Vodafone are liars. Film at 11.

I’m in the market for a new mobile phone. My SonyEricsson z800i (chosen after lots of helpful advice from my glorious readship) is now starting to feel the pinch a bit: the buttons sometimes don’t respond, for example. It’s also the size of Bolivia, which means that if I’m not wearing a jacket and I try and cram it into my pocket then I look like John Wayne. Plus, people laugh at me on the train because they think I’m doing a Gordon Gekko impression and it’s some sort of performance art. So, new phone required. I do have a list of requirements, which you’ll find below because I’m now looking for advice again, but I thought this time I had it cracked. After research (by which I obviously mean: reading things on the internet), I decided on the Motorola KRZR K1 (which is sometimes called a MOTOKRZR instead. why? Who the fuck knows. Perhaps they’re twins.) It’s a nice looking phone, and it did pretty much all the stuff I wanted it to do. Including (and this is important for the next bit), SyncML, the thing that lets you synchronise your list of contacts with a server out there on the wild wild internet. I need that: for one thing, I don’t want to have to type all the people I know in again. For another, I like a backup. Thirdly, it means I can edit contact details on the web rather than on the phone. I already have a SyncML account at mobical.net, which is excellent; I don’t want to move to another one. (People thinking “just store your contacts on the SIM card”: that fails the “have a backup” criterion.) I noticed that Vodafone (my current mobile provider) offer the KRZR in their list of “phones you can upgrade to”, and after a phone call it turned out that I could upgrade to that phone for free. How cool is that, eh? That sounds like the way for me. Yes, says I; I’ll have that, please. Vodafone person: “It comes in two colours, sir, blue and silver. Which would you like?” Your gentle narrator: “What’s the difference between them?” V: “Nothing; one’s blue and one’s silver.” Me:OK, I’ll have a blue one, please. I like blue.” V: “Certainly, sir, it’ll be with you tomorrow by courier.” The next day (Friday 16th March, last Friday) my brand new phone arrives. I excitedly unpack the box, put the battery and the microSD card and my SIM card in it, plug it in to charge up. Two hours pass, and it’s completely charged. Ringing my phone number rings the phone — yay! So, excitement building, I think: OK, time to pull down my contacts onto this phone. I RTFM (rly!) — the Vodafone-branded manual, note — to discover that the way you set up a SyncML connection is: Menu > Connectivity > Synchronisation > Vodafone sync > New Entry. Ah, but…in Synchronisation, there’s no Vodafone sync entry. There’s just Exchange, and that’s it. After a few minutes poking around, I ring 191 to talk to Vodafone about it. After explaining my problem, and then explaining it again in shorter words, and then explaining it again to a technical person, and then explaining that I was following the instructions in their manual with their logo on the front, I get: V: “Ah, the blue KRZR doesn’t have that function. You need the silver one for that.” Me: (splutter) “But I spoke to your colleague who said that they were the same!” V: “I’m sorry, she must have got that wrong. The silver one supports SyncML and the blue one doesn’t.” Me: “But the phone itself supports it. You mean that you’ve deliberately disabled the function in the blue KRZRs?” V: “Yep.” Me: “The silver one definitely does it?” V: “Definitely.” Me:OK. You’ll send me a silver one and pick up this blue one at your expense, since you lied to me about them being the same.” V: (concilatory tone) “Of course, sir, no problem. It’ll be there Monday. At some point between 8.30 and 6pm.” A little divergence here. How the fuck is it reasonable to say “We’ll deliver it at some point in this NINE HOUR WINDOW”??? It was fortunate I could have this delivered to work. Everyone does this now. I end up having to take a whole damned day off when we have furniture delivered, and 90% of that time off is wasted for the half an hour that they actually deliver the bastard. While I appreciate that it’s a different situation, Andy tells me that a drayman, delivering beer to pubs, can give you a FIVE MINUTE window in which they’ll turn up, and they always manage it. Moving furniture is a bit different to moving beer, especially since beer deliveries are always to the same pubs rather than arbitrary houses, but it’s just one more example of companies making customers bear all the brunt and pain even though they’re paying the money. Fuckers. Back to the story. You can see where this is leading, can’t you? Monday passes: no phone. Today, Tuesday: the new phone arrives. A silver KRZR K1. Unpack, put in SIM, put in microSD, put in battery, charge, two hours, turn on, ring to confirm it works, decide to check SyncML. (are you ready? prepare yourselves…you might want to hold on to something so you can properly handle the shock) Lo and behold, my snazzy new silver KRZR, which definitely, definitely supports SyncML, has exactly the same damned Exchange item and nothing else in its Synchronisation menu! Amazing, eh? fume, fume, fume, fume. 191. Wait for two minutes. Me: (five minutes of introductory stuff elided) “You swore blind that this phone wasn’t hobbled like the blue one! grnch grnch grnch” (time passes. I try to not get too irate because it’s not the fault of the call centre employee) V: I’ve spoken to our technical people, and they say that the phone supports SyncML.” Me: “I know it supports SyncML! You numpties have deliberately turned it off in the Vodafone firmware! Which you swore blind you hadn’t done on the silver one! grnch grnch grnch” V: “You’ll have to talk to our 14-day returns department.” (time passes. You may be eaten by a grue. Alternatively you may lose so much blood by bleeding out of your ears in anger that you fall unconscious.) Different Vodafone person: “No, sir, the blue and the silver phones are exactly the same, they’re just different colours.” Me: “But, but, but, I specifically asked that and was told it was not the case! I’ve wasted nearly a week of my life on this!” V: “All we can recommend is that you send the phone back. We’ll cancel your 18 month contract extension when we get the phone back.” Me: “And I shall go and talk to a third -party phone vendor who doesn’t hobble their phones. Why do you do that, by the way?” V: “I don’t know, sir.” So, the phone goes back tomorrow. Remember, kids: winners don’t buy phones from Vodafone, because they’ll tell you lies about their capabilities. Their network seems fine, and their technical people seem fine if you can get to them, but their phone sales people just lie to you. Now I need a phone. I’m still debating the KRZR, but from a third-party. If you have any other suggestions that will meet the stuff below, I’m interested in hearing them.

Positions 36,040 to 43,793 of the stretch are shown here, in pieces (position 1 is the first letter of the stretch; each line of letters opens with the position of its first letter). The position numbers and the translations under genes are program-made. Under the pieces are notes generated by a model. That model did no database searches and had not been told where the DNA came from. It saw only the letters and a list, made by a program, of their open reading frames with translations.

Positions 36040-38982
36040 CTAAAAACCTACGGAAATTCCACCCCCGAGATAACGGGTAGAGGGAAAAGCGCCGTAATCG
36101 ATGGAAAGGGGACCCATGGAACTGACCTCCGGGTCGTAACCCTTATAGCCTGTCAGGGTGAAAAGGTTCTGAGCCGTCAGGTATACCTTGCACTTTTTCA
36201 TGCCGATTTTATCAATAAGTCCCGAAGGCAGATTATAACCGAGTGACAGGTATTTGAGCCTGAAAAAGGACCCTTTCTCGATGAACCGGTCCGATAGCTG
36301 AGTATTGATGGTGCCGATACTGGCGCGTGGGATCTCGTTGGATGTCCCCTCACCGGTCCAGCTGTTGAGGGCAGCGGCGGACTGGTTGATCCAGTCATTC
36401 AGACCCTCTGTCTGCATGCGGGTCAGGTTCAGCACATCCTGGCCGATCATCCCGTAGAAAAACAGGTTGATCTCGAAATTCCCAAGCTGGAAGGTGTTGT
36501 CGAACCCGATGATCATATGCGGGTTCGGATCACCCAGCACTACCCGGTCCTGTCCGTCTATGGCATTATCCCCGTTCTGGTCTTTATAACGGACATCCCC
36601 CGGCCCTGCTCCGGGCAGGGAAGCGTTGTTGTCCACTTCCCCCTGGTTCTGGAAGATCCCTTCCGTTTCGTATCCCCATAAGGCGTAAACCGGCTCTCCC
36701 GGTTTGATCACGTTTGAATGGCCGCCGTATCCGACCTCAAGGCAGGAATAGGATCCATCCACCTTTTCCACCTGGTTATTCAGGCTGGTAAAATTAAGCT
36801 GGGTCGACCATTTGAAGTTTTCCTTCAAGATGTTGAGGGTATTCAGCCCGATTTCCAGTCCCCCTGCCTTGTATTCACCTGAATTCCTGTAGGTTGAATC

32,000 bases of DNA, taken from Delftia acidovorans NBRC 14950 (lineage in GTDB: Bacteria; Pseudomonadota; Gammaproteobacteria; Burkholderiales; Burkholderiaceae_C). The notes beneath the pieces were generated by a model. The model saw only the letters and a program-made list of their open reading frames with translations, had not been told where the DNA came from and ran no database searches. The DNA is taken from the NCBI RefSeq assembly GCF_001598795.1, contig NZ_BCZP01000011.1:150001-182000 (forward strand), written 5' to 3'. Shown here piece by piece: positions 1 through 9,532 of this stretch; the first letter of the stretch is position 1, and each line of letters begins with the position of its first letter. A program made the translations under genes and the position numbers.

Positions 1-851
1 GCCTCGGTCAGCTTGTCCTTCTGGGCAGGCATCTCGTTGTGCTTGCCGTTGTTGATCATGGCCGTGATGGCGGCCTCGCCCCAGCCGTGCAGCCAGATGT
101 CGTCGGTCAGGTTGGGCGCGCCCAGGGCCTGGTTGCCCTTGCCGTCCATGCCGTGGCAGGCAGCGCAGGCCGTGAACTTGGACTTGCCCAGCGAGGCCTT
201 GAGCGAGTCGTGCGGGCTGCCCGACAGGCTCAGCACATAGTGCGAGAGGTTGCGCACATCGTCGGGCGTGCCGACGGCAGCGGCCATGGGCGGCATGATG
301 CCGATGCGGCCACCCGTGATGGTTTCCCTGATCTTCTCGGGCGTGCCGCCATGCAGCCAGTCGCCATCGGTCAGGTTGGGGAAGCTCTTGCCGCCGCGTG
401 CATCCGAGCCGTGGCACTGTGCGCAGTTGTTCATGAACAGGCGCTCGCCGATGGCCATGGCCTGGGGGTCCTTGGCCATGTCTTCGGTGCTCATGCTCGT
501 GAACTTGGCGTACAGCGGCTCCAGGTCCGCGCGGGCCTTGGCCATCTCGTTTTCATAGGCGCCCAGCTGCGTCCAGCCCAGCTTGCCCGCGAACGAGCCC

• A flip phone. Not a clamshell one (which is short and rounded and quite thick), but a long thin one (like the KRZR, or the z800i)
  • Not made by Sony. I’m boycotting Sony for putting a rootkit on people’s machines and lying about it. Not interested in discussion on this point: I’m not asking you to boycott them, but I am doing.
  • Supports SyncML
  • Bluetooth
  • Enough Java support to run Opera Mini

For extra credit (read: I’d really like these things, but they aren’t ultra-critical)

  • Supports JSR-75, which means that Java applets can read and write to the phone’s storage (SD card). This will be immeasurably helpful for ReadManiac, the e-book reader that I use.
  • Charges over USB instead of a proprietary connector
  • Can be plugged into a USB socket and appear as a hard drive
  • Plays mp3s. For über-extra-credit: plays Ogg Vorbis.
  • I can buy it with a Vodafone contract, so I don’t have weeks of pain transferring my number and getting a data account set up. If I can’t, then it can be on any network except T-Mobile, who have ruinously high data charges.

Suggestions welcome. Remember: Vodafone tell you lies about phones. Watch out for them.